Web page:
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Saturday, February 16, 2008

LET'S DANCE - PUT ON THOSE RED SHOES

Thank God for the Sacrament of Reconcilliation.

I feel tonight like I used to feel after a night of dancing and jumping around to rock and roll music...getting all sweaty and happy and laughing and feeling light as a feather.

I got to go to confession today for the first time in three weeks. I have felt the effects of not having the regular infusion of sanctifying grace the Sacrament grants me. It has made my struggle against despair and anger and feelings of abandonment a tougher fight. However, I have also been given the incredible power of prayer - in particular the prayer of The Rosary which takes us through the Life of Christ as a meditative tool Without prayer and Mass on Saturday and Sunday (as well as my one meeting a week) I would have been drunk in no time.
But I got a really great gift today - one of my great-grandsponsees (it's a 12 step thing, just trust me) received the Sacrament of Reconcilliation today for the first time in 30 years. She had not been since she was a teenager.
At two and a half years sober, she said, she suddenly realized during her morning 11th step prayer and meditation time that all the principles she was being taught in our 12 step program were Catholic principles.
Then, about a week after this hit her during her prayer time (actions of the Holy Spirit anyone?) her 15 year old daughter came to her and told her she had been doing some studying on the internet and would like to go to a Catholic Mass...would her mother take her?
Now both her kids are enrolled in religious education at St Joseph's, and my darling great-grandsponsee S has come back to the Church. Tomorrow she will receive the Eucharist for the first time since she was 15 years old. Today, she told me, S feels as though ( in her words ) that she is finally starting to grow up in her 40's.
She has an interesting journey of faith - she actually hit her bottom in her alcoholism through attending Calvary Chapel in Modesto. No, the Calvary Chapel people did not make her drink. Instead, she found herself focusing on all their faults and hypocrisies. She was especially disturbed by the blatant anti-Catholic bigotry expressed by some of the people there (not the preachers) - some of whom were lapsed Catholics with chips on their shoulders because the Church would not bend or abolish a moral absolute in order to make their lives easier. S found herself becoming angry and distant and so, she drank more...and then she hit her bottom and ended up in my homegroup on Wednesday nights....an angry, scared, shaking little drunk of a woman with her OWN chip on her shoulder.....today she is a beautiful, loving, sober, wife and mother....and because of the 12 steps is now Home in the arms of the Holy Mother Church.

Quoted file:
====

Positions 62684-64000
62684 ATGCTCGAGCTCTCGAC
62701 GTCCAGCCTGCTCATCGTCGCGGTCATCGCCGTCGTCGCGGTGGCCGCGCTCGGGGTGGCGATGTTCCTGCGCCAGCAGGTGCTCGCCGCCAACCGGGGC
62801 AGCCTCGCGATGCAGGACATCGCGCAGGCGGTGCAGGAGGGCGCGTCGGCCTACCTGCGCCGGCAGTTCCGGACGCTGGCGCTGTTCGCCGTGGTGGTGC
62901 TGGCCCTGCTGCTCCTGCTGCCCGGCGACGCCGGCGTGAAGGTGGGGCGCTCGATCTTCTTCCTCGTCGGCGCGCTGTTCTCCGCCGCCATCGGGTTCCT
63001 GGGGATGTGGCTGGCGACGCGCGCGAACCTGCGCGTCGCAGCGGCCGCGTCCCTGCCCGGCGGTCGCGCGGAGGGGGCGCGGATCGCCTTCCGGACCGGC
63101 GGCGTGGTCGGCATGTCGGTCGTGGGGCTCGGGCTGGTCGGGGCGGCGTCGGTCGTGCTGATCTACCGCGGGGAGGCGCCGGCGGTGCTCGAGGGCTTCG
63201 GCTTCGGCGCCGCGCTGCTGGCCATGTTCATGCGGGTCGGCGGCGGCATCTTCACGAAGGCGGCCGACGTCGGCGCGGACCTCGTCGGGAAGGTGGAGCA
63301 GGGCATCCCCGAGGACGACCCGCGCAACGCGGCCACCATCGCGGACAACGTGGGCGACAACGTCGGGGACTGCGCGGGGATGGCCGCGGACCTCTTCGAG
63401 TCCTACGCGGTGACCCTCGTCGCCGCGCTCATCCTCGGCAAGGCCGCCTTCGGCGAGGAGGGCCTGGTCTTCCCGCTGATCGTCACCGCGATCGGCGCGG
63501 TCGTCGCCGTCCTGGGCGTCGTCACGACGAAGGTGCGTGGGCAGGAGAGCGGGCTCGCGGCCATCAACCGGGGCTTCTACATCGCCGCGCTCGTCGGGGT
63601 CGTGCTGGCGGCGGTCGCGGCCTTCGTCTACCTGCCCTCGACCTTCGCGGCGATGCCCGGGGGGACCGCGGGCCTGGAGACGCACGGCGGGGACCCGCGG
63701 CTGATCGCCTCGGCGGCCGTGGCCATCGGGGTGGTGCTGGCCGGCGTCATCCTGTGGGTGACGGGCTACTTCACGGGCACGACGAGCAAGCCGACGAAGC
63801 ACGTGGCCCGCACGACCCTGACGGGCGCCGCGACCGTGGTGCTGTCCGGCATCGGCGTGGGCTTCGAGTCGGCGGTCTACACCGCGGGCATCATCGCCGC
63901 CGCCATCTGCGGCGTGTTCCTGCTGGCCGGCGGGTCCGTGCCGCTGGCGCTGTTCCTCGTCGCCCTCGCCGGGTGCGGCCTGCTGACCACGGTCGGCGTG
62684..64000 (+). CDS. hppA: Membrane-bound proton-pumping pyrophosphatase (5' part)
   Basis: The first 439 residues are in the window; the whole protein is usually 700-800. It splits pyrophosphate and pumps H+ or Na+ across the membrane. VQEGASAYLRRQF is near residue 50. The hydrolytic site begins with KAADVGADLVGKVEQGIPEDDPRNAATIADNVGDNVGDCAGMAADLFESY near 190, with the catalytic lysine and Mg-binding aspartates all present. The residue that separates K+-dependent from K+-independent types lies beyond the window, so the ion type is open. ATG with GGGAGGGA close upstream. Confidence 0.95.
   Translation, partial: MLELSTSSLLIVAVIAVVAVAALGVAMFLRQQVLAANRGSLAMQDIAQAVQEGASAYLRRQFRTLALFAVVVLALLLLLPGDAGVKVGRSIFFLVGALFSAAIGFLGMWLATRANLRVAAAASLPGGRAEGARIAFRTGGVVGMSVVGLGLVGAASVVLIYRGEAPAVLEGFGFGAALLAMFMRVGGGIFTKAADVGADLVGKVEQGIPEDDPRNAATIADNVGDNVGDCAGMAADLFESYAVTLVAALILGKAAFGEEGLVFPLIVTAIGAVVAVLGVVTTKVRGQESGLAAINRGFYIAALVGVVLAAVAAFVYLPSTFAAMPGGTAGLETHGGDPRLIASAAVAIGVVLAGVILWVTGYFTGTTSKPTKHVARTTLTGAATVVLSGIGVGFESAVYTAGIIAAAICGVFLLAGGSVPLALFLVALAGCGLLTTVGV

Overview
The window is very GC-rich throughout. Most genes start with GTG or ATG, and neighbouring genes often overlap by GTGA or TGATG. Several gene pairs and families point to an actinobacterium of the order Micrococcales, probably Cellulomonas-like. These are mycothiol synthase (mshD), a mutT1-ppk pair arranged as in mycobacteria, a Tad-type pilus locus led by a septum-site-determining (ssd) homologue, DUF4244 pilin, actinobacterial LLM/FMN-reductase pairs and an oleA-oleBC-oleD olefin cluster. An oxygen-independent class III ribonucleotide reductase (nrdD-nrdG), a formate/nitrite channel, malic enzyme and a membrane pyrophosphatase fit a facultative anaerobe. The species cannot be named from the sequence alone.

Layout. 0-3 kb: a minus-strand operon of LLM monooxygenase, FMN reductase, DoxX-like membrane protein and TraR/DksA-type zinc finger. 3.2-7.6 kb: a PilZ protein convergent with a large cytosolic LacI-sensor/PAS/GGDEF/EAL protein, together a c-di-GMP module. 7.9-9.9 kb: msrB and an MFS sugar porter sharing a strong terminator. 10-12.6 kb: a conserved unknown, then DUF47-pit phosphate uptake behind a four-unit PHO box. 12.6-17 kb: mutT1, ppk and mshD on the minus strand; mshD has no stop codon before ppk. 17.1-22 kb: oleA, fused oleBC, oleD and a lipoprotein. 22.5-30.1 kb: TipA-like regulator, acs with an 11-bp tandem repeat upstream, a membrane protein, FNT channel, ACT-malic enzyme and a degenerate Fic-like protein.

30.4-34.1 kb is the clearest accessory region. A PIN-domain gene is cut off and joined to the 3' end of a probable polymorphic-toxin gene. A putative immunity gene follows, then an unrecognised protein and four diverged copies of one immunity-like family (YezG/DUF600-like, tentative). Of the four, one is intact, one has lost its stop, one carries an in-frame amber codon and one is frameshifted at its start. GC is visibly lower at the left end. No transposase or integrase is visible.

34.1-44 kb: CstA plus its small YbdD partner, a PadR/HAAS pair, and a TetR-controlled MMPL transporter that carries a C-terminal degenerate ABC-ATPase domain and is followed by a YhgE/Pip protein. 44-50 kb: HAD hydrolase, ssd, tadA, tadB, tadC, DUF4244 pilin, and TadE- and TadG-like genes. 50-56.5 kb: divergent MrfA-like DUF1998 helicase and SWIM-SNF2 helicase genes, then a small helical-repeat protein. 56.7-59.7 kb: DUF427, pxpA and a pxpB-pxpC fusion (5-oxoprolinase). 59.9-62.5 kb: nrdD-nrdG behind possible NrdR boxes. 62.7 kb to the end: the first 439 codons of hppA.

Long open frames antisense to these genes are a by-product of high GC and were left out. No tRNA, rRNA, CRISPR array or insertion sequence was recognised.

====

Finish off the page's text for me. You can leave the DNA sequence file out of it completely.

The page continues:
She said something to me today that just floored me. "I realized that the real hypocrites are those who never even try. They seem to be so ready to point at those of us who acknowledge there are rules and guidelines by which we need to live as being hypocrites because we repeatedly fail at being perfect. But they won't even TRY....and they hate us so much. How can that be a good thing?"
S is not a formally educated woman. She is a civil servant. She is trying to become well read and she is learning to communicate in a clearer fashion one day at a time. I think, however, that she hit the nail on the head. It is not that we try and fail that makes us hypocrites. It is never trying at all - and then pointing fingers at the ones who, no matter what, get up every day and get back into the game. Calling out their faults, their imperfections and using them as a reason to not even TRY? That is such a mean spirited and stunted thing to do.
I know - because over 15 years ago that is how I viewed anyone who went to a church or regular Mass or were happy to be a child of God and not shy about it. They were hypocritical jerks who should be run out of town on a rail - and I'll bring the tar and the feathers, right after I finish the vodka in this bottle.
We start the Lenten Mission at St Joseph's tomorrow night. Father Tom of the Father's of Mercy is preaching it. This is an incredible order of men - they are headquartered in Kentucky, where only 5 percent of the population is Catholic and the other 95 % are pretty sure the Pope is the anti-Christ. These guys usually do a good job of preaching - and this year the theme is on the Theological Virtue of Hope.
Awwww - HOPE - it does spring eternal, right?

OH - and the good news? I have lost 22 pounds....as of this morning. All my pants are too long.

YIPPEE

1 comment:

Christine said...

Hooray for your sponsoree and you.

22 pounds lost. Wish I could say the same. ;0)